About Conversation Kindling

The purpose of this blog is to share stories, metaphors, quotes, songs, humor, etc. in hopes they'll be used to spark authentic and rewarding conversations about working and living fruitfully. There are at least three things you can gain by getting involved in these conversations. First, you'll discover new and important things about yourself through the process of thinking out loud. Second, you'll deepen your relationships with others who participate by swapping thoughts, feelings, and stories with them. Finally, you'll learn that robust dialogue centered on stories and experiences is the best way to build new knowledge and generate innovative answers to the questions that both life and work ask.

I write another blog called My Spare Brain. This is where I am "storing" ideas for use in future books, articles, blog posts, speeches, and workshops. There is little rhyme or reason for what I post there. I do this to encourage visitors to come as treasure hunters looking for new ways of seeing and thinking vs. researchers looking for new or better answers to questions they already know how to ask.

06 August 2010

The Heart Aroused

When author and poet David Whyte appeared in our Masters Forum series some years ago, he began with a story of how he got started working with corporations. He said that not long after he became a professional poet, an American businessman cornered him following a speech and said he wanted to hire him to work with his company. When Whyte asked why, the man said:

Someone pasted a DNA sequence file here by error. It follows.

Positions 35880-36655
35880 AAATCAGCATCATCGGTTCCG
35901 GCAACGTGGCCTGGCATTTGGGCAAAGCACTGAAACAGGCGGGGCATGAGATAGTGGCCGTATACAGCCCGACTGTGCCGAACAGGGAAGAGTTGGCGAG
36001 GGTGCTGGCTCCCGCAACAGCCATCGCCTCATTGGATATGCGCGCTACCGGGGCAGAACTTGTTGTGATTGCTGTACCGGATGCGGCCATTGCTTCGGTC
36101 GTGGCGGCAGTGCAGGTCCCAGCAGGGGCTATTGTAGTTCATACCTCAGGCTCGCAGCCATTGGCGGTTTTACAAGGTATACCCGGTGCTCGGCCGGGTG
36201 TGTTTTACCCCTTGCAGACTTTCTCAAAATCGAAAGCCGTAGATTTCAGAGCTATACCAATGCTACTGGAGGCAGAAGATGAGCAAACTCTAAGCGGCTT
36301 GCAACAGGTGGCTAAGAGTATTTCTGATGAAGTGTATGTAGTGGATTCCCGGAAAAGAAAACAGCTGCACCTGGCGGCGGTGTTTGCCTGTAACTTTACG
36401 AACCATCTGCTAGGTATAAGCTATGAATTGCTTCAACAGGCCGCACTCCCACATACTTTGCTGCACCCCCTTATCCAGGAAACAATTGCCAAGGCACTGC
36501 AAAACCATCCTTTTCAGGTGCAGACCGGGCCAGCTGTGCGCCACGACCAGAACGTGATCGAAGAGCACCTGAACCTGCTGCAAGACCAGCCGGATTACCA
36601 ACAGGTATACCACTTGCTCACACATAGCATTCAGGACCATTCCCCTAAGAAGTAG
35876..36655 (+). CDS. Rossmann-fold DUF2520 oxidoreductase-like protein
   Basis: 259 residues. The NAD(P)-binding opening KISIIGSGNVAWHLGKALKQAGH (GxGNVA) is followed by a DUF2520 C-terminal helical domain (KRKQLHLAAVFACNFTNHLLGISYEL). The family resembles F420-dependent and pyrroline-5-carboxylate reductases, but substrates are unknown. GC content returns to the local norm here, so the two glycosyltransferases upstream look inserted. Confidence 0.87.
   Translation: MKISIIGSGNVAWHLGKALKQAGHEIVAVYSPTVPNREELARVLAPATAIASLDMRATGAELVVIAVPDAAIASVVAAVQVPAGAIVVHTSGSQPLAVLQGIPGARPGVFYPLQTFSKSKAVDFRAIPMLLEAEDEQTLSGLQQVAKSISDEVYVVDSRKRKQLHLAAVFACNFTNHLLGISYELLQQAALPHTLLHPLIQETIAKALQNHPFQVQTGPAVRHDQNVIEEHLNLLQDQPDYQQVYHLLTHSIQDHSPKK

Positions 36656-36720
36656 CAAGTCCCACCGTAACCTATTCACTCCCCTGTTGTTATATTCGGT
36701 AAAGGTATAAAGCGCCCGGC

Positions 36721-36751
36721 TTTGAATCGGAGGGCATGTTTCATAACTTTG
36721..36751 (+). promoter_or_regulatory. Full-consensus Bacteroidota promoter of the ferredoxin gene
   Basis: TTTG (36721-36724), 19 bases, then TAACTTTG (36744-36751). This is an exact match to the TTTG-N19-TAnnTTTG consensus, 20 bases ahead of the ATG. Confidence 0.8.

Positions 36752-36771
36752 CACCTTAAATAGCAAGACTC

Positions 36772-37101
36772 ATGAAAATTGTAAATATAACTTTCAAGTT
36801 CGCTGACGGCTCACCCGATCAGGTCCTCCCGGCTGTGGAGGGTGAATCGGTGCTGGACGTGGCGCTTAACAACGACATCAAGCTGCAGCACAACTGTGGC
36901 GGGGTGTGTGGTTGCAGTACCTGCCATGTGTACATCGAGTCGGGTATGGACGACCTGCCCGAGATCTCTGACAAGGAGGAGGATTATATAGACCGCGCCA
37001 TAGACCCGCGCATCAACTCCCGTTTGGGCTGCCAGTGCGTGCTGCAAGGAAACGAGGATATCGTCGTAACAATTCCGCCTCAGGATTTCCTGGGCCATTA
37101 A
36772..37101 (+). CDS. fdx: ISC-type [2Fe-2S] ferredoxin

"The language we have in the corporate world is too small for the territory of relationship we've entered."
Whyte accepted the invitation. He said he was intrigued with the possibility of helping business folks move past jargon and begin to communicate with each other using words of the heart. His first book - The Heart Aroused: Poetry and the Preservation of the Soul in Corporate America - centers directly on that theme.

Whyte told us the poetry we should read, think about, and even write ourselves, is poetry that'll lead to self-discovery, or re-remembering. For example, one of the poems he read - Lost by David Waggoner - asked us to re-think what it means to be lost. Lost compared to what? We may not always know where we are - and that may be a blessing rather than a curse - but the world always knows where we are, and what our part in it is.
Stand still. The trees ahead and the bushes beside you
Are not lost. Wherever you are is called Here,
And you must not treat it as a powerful stranger,
Must ask permission to know it and be know.
The forest breathes. Listen. It answers,
I have made the place around you.
If you leave it you may not come back again, saying Here.
No two trees are the same to Raven.
No two branches are the same to Wren.
If what a tree or bush does is lost on you,
You are surely lost. Stand still. The forest knows
Where you are. You must let it find you.
Another - Love After Love by Derek Walcott - describes the life we bury underneath our everyday behavior and the deal we can strike to get it back.